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Re: [boost] [ublas] Weakness in large sparse matrices

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  • jhr.walter@t-online.de
    Hi Johan, you wrote: [snip] ... On 32-bit systems the upper dimensions for sparse_matrix are 65535 x 65535 due to the internal mapping of (i, j) - (i *
    Message 1 of 2 , Feb 8, 2003
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      Hi Johan,

      you wrote:

      [snip]

      > Let's look at just assembly for now. We start by creating an 1e5 x 1e5
      > sparse matrix. We then successively insert 1e5 elements in the diagonal.
      > What happens is that the insertion speed is linear for the first ~50000
      > elements, and then grinds to a halt. The initial insertion speed is
      > somewhere at 1e5 elements/s, after 50000 elements it sharply falls to
      > 1000 elements/s (to compare, our naive implementation gets 1e6 elements /
      > s).

      On 32-bit systems the upper dimensions for sparse_matrix are 65535 x 65535
      due to the internal mapping of (i, j) -> (i * size2+j) (or (i + j * size1).
      I've added a corresponding check to the debug version.

      For larger dimension consider to use compressed_matrix (FORTRAN CRS/CCS
      format) or coordinate_matrix (FORTRAN COO format) please. I'm also assuming
      you're checking the boost_1_29_0 release, so you'll probably have to look
      into the current CVS version for these (many changes).

      > This is quite bizarre.
      >
      > With an 1e6 x 1e6 matrix, the insertion speed is smoother, but slow
      > throughout (on the order 1000 elements / s).
      >
      > I've tested this on two different computers, one dual Athlon and one PII
      > laptop, and the result is identical (aside from the absolute speed
      > numbers). Memory is not at all full, so that can't be an issue.
      >
      > The code for this simple test is at the end.
      >
      > The compiler used was g++-2.95 (in Debian) and Boost 1.29 (also Debian).
      >
      > I've also observed a quadratic time complexity (in the non-zero elements)
      > in sparse matrix-vector multiplication. I think this has been brought up
      > before though.

      Using the experimental (means undocumented ;-( axpy_prod() functions one
      achieves the correct complexity.

      > We've also tested MTL, and while it doesn't produce these kinds of wild
      > irregularities, the performance is a factor 2 or 3 worse than our naive
      > implementation, and the memory usage is a factor 1.5-2 worse.
      >
      > This makes me question the claim that genericity does not add overhead (in
      > practice). 10-20% overhead is acceptable, but when we have 100-200%
      > overhead, both in performance and memory, then it makes it impossible to
      > justify its use.

      Alexei Novakov's benchmarks show an overhead of around 100% for the better
      ublas sparse matrix vector multiply implementations currently. He proposed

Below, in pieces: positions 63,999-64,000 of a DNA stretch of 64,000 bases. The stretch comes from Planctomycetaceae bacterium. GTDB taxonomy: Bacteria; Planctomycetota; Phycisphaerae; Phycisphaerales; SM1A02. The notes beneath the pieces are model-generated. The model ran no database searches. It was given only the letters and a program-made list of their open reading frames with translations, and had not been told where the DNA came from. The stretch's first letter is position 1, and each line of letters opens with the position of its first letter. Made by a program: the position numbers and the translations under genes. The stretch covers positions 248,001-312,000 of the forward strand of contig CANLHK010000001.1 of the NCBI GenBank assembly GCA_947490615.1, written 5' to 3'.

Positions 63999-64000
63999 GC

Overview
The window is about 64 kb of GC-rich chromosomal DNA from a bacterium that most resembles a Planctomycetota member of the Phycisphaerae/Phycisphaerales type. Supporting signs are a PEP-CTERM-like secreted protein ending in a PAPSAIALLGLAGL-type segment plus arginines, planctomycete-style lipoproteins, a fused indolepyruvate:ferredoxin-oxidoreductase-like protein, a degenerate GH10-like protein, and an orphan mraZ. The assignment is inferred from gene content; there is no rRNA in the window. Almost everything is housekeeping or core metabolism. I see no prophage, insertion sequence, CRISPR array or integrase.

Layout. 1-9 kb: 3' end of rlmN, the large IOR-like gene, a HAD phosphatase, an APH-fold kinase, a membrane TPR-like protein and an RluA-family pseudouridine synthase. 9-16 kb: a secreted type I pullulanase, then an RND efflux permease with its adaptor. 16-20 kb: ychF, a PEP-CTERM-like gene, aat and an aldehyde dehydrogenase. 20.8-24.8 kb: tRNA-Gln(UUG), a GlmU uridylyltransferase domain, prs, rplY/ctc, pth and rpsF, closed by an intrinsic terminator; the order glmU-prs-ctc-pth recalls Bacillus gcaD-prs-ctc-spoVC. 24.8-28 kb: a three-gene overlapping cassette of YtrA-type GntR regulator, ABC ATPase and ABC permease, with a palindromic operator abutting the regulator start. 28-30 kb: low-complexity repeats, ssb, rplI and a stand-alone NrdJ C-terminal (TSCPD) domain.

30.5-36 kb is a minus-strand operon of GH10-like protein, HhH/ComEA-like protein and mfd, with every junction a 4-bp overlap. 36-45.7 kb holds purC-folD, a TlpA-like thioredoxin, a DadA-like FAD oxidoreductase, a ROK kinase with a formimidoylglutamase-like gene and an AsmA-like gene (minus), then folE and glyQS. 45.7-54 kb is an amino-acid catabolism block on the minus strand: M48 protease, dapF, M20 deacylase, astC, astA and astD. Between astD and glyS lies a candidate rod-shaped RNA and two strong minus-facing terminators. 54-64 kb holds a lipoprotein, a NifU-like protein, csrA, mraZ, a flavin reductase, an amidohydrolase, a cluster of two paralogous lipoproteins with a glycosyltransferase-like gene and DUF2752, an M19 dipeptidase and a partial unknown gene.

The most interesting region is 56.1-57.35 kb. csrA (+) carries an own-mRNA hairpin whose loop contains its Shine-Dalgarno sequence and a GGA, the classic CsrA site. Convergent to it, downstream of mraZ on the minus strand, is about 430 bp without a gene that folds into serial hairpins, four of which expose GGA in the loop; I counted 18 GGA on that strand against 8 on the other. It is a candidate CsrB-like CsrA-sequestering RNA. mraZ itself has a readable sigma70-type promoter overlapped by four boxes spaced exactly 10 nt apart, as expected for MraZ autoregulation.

an improvement of sparse matrix iterators already, which we'll tackle
      immediately after the upcoming 1_30_0 release.

      Thanks for your feedback,

      Joerg
    • jhr.walter@t-online.de
      Hi Johan, ... Kudos to the guys on groups.yahoo.com/group/ublas-dev. Without them sparse matrices would be as bad as in boost_1_29_0. ... Oh yes. That s my
      Message 2 of 2 , Feb 17, 2003
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        Hi Johan,

        you wrote:

        > Thanks for all your info. I've run the tests with a Boost from CVS (from
        > january 31st), compressed_matrix and axpy_prod, and the results give
        > roughly the same speed as our implementation, and ca. 30% better memory
        > efficiency. Great!

        Kudos to the guys on groups.yahoo.com/group/ublas-dev. Without them sparse
        matrices would be as bad as in boost_1_29_0.

        > The -DNDEBUG flag also seems critical, without it
        > performance is terrible (quadratic).

        Oh yes. That's my paranoia. Without -DNDEBUG defined ublas is in debug mode
        and even double checks sparse matrix computations with a dense control
        computation. You could customize this using the BOOST_UBLAS_TYPE_CHECK
        preprocessor symbol.

        > Alexei's proposed optimizations seem interesting. I tried the axpy_prod
        > you provided, but it didn't give any significant change. I trust your
        > figures however.

        Yup. I didn't post the necessary dispatch logic. I'll later update Boost CVS
        with my current version.

        > I will propose that we start using ublas as soon as the linear complexity
        > functions appear in the stable branch.
        >
        > I provide our benchmark below for reference (with the timing calls, and
        > other dependencies stripped out):

        Thanks,

        Joerg
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